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Would you ever consider not brushing your teeth for days, weeks or months at a time? No way! If you were shocked by this question, we’ve got something even more alarming to ask you:

What would you say if we told you that failing to floss your teeth for days, weeks or months is not just equally as disastrous to your oral health as failing to brush, it’s actually worse! That’s right! If you could only brush your teeth or floss — one or the other but not both — then you should choose flossing.

Of course you should do both. The silly scenarios described above are meant to emphasize the crucial nature of flossing, in conjunction with brushing. Indeed, the American Dental Association and we, your friendly neighborhood dental office, want you to know that flossing once a day is an essential part of caring for your oral health.

But what if you’re an expert tooth-brusher? Isn’t brushing your teeth twice a day sufficient? No. While brushing is also very important, daily flossing enables you to remove plaque from between your teeth, those places where it’s impossible for toothbrushes to reach.

At this point, we hope that you’re convinced to floss daily. But you might wonder when you should floss. What time of day? Before or after brushing? It doesn’t really matter. You just need to be sure to floss once a day, every single day. If you’re always too tired to floss before bedtime, then floss in the morning or after lunch. Simply set a specific time every day where you can take a few minutes to literally improve your life.

But in case you’re wondering, some of the most serious tooth-lovers choose to floss every night before going to sleep. Why? Your salivary glands, which neutralize bacteria, slow their production during your slumber, because your brain knows you’re not eating while you’re sleeping. And many serious flossers prefer to floss then swish / rinse after brushing to get the food particles that still remain after brushing.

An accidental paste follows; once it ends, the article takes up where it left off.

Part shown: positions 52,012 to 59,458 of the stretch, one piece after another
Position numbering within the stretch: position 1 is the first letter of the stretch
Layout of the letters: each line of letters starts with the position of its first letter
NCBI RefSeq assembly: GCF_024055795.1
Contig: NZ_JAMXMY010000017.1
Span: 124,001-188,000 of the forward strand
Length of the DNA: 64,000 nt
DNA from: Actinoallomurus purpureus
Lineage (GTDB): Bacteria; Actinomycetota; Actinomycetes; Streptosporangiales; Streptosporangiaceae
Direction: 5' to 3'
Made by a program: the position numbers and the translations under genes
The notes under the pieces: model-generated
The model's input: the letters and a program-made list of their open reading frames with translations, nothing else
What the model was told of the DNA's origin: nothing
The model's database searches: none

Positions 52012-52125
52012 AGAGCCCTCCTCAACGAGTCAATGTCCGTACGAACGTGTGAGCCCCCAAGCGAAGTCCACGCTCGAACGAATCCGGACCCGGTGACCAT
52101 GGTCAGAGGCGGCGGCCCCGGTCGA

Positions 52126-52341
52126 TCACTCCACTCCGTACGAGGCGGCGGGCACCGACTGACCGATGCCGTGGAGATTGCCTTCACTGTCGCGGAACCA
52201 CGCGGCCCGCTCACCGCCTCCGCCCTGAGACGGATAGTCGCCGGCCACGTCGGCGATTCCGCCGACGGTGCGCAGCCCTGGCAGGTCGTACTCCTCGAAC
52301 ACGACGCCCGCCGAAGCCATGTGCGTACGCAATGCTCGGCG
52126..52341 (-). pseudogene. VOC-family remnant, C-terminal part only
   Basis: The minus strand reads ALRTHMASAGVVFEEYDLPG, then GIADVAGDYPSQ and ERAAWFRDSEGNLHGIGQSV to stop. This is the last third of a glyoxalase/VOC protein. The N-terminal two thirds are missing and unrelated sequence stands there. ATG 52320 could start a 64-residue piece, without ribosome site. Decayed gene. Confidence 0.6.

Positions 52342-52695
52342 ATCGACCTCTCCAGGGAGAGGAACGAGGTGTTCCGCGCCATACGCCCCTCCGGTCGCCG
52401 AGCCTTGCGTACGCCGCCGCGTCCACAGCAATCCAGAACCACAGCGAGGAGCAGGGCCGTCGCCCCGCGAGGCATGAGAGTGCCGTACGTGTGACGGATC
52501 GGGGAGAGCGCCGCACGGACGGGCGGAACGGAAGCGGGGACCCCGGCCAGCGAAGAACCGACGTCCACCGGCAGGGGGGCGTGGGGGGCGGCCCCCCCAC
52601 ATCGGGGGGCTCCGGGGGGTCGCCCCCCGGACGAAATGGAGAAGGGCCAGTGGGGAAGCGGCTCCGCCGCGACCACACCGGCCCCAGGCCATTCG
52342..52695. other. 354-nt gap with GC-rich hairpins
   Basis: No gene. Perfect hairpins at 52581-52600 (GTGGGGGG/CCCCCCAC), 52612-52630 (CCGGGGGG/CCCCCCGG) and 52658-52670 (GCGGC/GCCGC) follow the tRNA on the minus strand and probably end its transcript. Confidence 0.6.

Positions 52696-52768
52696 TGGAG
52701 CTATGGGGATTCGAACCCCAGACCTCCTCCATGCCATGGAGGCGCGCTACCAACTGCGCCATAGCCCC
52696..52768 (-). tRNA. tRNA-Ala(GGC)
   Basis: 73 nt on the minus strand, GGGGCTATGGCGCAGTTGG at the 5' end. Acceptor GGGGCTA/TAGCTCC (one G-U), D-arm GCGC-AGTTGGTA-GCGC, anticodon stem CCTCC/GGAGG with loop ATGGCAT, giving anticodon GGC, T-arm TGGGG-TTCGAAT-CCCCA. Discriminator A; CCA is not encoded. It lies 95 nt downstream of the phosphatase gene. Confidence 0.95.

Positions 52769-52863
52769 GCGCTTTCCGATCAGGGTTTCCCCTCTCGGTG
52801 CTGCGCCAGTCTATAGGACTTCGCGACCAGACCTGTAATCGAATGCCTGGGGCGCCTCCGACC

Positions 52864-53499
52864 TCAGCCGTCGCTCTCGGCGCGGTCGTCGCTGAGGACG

And remember, flossing should not be painful. If you are new to flossing, you may experience some discomfort and you might even see a small amount of bleeding from the gums initially, but stick with it and the discomfort should be gone within a week or two. If your pain continues, come to our office for a visit.

If people who floss love their teeth, then people who love their children should also floss their children’s teeth. Some people assume that children only need to brush, but as soon as you see two teeth touching in that little mouth, you should floss your children’s teeth. Children should be taught the techniques of flossing to promote good oral care habits, but just be aware that they are typically unable to floss well enough until about age 10, so you’ll need to “take turns” with them.

Therefore, if you would never go without brushing your teeth, then you should adopt the same attitude toward flossing, because it’s just as important, if not more so. If you have questions or concerns about flossing, we would love to have you come and visit our office. Happy flossing!